Questions for Appraisal Management Companies

Addressing Frequently Asked Questions For AMC’s

As we’ve discussed in previous articles, AMC’s (Appraisal Management Companies) work closely with lenders and appraisers to manage the ordering, tracking, quality control, and delivery of appraisal reports. AMC’s have been around since the 1960s, but their reach was limited, compared to today. Back in 2009, New York Attorney General Andrew Cuomo, Fannie Mae, and Freddie Mac, with support from the Federal Housing Finance Agency, created a set of appraisal rules known as the Home Valuation Code of Conduct (HVCC). 

The rules are meant to isolate parties with a financial interest in a mortgage loan transaction from retention and appraiser selection. Even though this is no longer in place, HVCC influenced the Appraiser Independence Rules that can now be found in The Dodd-Frank Wall Street Reform and Consumer Protection Act. As a result, national appraisal management companies like Arivs have continued to flourish, as many lenders and appraisers depend on their services. Since the role of appraisal management companies are so diverse, we find that questions about our process frequently come up. Today, we will be addressing frequently asked questions for Appraisal Management Companies. 

Frequently Asked Questions for Appraisal Management Companies


Are AMC’s Regulated?

Yes. Dodd-Frank requires that the Federal Financial Institution Regulatory Agencies, The Federal Housing Finance Agency, and the Consumer Financial Protection Bureau, jointly communicate rules on the minimum requirements for states to register AMC’s. Certain states have already enacted AMC regulation, while others are in the process of finalizing it. All state legislation needs to adhere to the minimum federal requirements, with the understanding that states are not allowed to adopt their own AMC requirements, either. 

Does A Lender Need To Use An AMC?

While lenders are not required to use appraisal management companies, they must ensure that appraisers are engaged independently and not overly influenced. Since AMC’s have proved time and time again that they are resourceful, lenders will usually lean on them to fulfill this role. Risk practices will vary for every lender, so it’s imperative that AMC’s modify their reporting requirements of each lender client. 

What Is The Role Of An AMC In The Appraisal Process?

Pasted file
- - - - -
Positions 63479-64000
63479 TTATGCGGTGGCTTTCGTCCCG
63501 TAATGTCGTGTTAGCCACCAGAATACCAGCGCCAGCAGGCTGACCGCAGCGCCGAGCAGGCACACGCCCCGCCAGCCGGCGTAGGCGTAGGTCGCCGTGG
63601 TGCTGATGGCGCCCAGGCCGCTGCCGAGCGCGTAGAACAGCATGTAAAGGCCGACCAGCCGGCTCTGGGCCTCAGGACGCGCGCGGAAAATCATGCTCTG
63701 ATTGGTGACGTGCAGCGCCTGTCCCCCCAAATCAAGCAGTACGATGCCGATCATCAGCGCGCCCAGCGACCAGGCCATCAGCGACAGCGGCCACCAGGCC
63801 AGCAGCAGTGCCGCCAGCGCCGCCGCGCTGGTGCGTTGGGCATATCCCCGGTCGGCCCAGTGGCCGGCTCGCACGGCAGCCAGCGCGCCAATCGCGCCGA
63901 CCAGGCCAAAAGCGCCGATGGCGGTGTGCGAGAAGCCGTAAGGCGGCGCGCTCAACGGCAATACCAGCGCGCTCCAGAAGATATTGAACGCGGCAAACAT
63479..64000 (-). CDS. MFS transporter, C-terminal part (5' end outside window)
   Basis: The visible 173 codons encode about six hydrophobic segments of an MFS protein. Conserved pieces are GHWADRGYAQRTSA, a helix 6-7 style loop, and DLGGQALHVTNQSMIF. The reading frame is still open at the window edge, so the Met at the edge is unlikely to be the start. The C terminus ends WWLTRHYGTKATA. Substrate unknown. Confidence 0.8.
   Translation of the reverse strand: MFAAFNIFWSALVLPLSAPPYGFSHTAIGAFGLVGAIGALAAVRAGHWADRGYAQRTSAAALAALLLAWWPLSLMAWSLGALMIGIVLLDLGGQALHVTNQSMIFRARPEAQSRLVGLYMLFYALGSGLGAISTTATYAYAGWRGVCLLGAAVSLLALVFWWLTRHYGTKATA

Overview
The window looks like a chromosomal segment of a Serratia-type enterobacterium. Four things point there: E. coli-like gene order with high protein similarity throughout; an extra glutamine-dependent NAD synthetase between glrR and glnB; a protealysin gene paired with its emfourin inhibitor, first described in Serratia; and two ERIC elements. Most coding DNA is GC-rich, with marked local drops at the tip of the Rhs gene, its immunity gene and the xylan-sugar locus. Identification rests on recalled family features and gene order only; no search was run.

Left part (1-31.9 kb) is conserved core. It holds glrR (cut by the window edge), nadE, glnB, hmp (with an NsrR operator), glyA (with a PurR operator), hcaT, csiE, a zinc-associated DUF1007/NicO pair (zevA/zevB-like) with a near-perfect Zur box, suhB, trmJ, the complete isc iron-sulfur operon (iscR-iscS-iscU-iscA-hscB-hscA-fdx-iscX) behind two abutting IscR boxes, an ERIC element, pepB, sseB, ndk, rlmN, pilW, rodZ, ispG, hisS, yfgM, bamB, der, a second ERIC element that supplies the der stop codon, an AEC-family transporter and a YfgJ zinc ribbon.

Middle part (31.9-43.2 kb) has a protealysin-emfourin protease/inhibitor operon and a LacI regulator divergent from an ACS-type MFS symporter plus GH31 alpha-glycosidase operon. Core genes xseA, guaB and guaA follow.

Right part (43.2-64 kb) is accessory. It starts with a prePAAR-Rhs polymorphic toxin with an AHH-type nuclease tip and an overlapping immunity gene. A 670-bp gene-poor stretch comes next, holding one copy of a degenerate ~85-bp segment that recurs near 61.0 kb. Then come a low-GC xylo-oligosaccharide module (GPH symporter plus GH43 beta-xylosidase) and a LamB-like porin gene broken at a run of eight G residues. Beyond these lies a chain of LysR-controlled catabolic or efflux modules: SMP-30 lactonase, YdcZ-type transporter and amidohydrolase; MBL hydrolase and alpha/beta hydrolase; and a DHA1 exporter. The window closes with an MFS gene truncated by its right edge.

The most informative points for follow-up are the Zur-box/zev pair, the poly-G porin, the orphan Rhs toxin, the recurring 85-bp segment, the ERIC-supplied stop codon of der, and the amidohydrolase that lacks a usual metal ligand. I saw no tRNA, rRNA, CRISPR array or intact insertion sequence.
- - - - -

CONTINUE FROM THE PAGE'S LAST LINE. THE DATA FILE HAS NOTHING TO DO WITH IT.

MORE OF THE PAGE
National appraisal management companies will perform the administrative functions for ordering and completing appraisal reports, but it should be noted that it’s not their responsibility to handle the appraisals. Every company will establish a process for completing and or augmenting these functions, based on their business model, as well as the corresponding Federal and State regulatory requirements. 

How Does An AMC Qualify An Appraiser?

Appraisal management companies will develop screenings and ongoing assessments, to track and evaluate the performance of an appraiser’s eligibility for continued appraisal assignments.

How Are Appraisers Selected For Assignments?

An AMC assigns an appraisal based on a large selection of criteria. Criteria may include local experience and proximity to the property, license level, education, MLS access, appraisal history, and capacity for handling assignments.

Why Do Lenders Have Their Own Requirements?

Lenders establish their own appraisal requirements due to internal risk policies and the data within the appraisal that they believe impacts these policies. 

Why Isn’t The Buyer An AMC Client?

Remember this: The AMC is providing a service as an agent for the lender. Lenders are mandated from federal legislation to run the real estate appraisal programs, which engage appraisers for federally related transactions. A variety of lenders will use AMC’s to fill this role. 

Partnering With National Appraisal Management Companies

Arivs has the knowledge and experience to support appraisers and lenders. We hope this helped answer many of your lingering questions. To learn more about how we can help you, contact us today! 

No Comments

Post A Comment